Guests at a hotel in Tenerife believed to be full of British holidaymakers have been placed in quarantine after a visiting Italian doctor tested positive for coronavirus.
The four-star H10 Costa Adeje Palace went into lockdown on Tuesday after the diagnosis, with hundreds guests told not to leave their rooms until further notice.
Hundreds of thousands of Scots visit Tenerife every year, making it one of the country’s most popular holiday destinations, with dozens of flights from Scottish airports every week.
The holiday package firms Tui and Jet2holidays confirmed they use the hotel, which has nearly 500 rooms, four pools and a gym.
The Canary Islands’ health authorities confirmed in a statement that the doctor is being kept in isolation and his test results will be sent to Madrid for a second analysis.
In a letter sent to guests, the hotel said: “We regret to inform you that for healthy (sic) reasons, the hotel has been closed down.
“Until the sanitary authorities warn, you must remain in your rooms.”
It comes as the UK Government issued fresh official advice to travellers returning to the UK from northern Italy that they may need to self-isolate as part of measures to stop the spread of coronavirus.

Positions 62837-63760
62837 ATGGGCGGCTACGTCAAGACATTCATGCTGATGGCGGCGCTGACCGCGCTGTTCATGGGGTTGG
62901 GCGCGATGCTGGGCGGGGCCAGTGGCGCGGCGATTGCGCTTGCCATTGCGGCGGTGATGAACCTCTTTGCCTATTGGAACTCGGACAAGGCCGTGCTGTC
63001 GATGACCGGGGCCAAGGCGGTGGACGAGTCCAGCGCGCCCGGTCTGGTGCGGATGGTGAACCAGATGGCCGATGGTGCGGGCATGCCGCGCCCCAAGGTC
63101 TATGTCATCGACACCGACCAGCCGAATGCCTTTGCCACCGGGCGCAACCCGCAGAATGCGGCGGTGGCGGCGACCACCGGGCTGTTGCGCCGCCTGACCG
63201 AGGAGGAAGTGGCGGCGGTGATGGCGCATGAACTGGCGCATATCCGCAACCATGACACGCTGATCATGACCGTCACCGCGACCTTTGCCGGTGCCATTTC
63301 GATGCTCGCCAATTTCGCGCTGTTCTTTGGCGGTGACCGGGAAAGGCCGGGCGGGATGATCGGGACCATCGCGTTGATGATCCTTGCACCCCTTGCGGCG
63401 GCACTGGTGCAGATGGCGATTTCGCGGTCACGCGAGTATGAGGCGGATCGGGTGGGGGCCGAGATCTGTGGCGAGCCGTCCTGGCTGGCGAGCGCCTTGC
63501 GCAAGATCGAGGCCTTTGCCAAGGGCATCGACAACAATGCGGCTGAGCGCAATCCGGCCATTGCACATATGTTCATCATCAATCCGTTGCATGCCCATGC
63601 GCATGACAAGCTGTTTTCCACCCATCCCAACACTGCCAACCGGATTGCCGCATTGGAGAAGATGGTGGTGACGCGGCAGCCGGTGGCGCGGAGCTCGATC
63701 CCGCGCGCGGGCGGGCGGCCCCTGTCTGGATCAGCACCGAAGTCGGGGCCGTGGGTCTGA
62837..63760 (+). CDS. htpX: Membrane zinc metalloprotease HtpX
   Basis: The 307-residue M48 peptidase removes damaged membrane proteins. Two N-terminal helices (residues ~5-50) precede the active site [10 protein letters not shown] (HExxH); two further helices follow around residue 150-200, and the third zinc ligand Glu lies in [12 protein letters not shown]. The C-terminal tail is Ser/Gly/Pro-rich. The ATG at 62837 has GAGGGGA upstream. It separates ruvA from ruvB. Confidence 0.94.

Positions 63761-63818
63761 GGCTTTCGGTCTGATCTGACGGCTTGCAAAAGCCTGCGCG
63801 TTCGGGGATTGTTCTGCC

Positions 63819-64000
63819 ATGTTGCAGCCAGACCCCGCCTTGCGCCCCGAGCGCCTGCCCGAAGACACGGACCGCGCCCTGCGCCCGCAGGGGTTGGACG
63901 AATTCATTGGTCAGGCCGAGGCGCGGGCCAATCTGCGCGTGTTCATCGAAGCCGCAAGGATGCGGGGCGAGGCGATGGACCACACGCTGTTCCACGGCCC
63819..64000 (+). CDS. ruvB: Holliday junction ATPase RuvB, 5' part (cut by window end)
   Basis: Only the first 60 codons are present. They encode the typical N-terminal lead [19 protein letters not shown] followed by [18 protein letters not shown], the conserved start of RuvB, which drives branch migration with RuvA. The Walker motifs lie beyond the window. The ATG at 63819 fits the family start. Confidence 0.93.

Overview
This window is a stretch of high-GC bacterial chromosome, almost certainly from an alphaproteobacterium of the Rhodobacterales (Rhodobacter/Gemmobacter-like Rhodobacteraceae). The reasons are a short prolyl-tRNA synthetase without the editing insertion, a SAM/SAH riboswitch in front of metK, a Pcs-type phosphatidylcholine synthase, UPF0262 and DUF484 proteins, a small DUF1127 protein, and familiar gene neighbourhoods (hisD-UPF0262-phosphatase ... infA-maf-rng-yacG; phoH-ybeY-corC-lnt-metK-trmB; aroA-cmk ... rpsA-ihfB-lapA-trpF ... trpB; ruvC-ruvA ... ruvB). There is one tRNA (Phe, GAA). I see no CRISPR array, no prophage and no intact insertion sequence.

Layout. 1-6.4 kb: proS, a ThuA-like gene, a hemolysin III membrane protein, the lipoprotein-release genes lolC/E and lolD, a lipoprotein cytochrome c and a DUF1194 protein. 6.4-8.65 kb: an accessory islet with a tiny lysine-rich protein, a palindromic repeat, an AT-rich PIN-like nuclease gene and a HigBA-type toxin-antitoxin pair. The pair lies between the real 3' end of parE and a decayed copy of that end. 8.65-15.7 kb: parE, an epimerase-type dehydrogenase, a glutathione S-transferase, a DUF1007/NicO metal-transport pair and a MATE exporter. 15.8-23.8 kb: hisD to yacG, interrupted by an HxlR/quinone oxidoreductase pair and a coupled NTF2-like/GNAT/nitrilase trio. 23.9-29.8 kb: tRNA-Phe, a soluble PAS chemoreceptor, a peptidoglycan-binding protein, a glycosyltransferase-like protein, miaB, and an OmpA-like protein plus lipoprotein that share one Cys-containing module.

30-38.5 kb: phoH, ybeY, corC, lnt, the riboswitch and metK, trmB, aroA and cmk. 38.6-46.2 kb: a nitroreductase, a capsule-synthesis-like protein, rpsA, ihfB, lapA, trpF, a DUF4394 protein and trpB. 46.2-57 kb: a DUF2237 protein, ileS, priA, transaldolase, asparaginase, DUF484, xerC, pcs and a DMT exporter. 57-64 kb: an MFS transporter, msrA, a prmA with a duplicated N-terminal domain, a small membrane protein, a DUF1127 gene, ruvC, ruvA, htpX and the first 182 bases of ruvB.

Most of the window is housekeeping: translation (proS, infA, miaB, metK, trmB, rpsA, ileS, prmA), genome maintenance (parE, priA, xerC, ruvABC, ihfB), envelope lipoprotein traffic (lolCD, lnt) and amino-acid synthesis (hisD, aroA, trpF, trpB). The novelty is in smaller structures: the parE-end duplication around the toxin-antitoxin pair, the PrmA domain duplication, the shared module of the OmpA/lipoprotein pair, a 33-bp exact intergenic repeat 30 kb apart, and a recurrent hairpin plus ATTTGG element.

A spokesman for Jet2 said: “We are aware of reports that a non-Jet2holidays customer staying at the H10 Costa Adeje Palace in Tenerife has tested positive for coronavirus.
“Under the advice of the regional and the Spanish government authorities, the hotel has been placed under quarantine.
“The health and safety of our customers is our absolute priority, and we will release more information as it becomes available.
“In line with the Foreign and Commonwealth Office (FCO) advice, our flying programme remains unchanged.”
UK health secretary Matt Hancock said official advice, updated on Tuesday, has been changed to say that those who have been to northern Italy – north of Pisa – should self-isolate if they develop flu-like symptoms on their return to the UK.
Covid-19 disease, caused by coronavirus, is causing a range of symptoms including a fever, cough or sore throat.
Meanwhile, Britons who have been in lockdown regions of Italy – including those in the Lombardy and Veneto region – should self-isolate at home for 14 days even if they have no symptoms, Hancock said.
No cases have been identified in Scotland so far but health regulations have been updated to require doctors to inform health boards about any cases of the disease.
Patient information must be shared “if they have reasonable grounds to suspect a person they are attending has coronavirus”, according to the guidance.
More than 80,000 cases of coronavirus have now been identified worldwide and World Health Organisation director-general Tedros Ghebreyesus warned the spread of the virus has the potential to become a pandemic, although it has not reached that stage yet.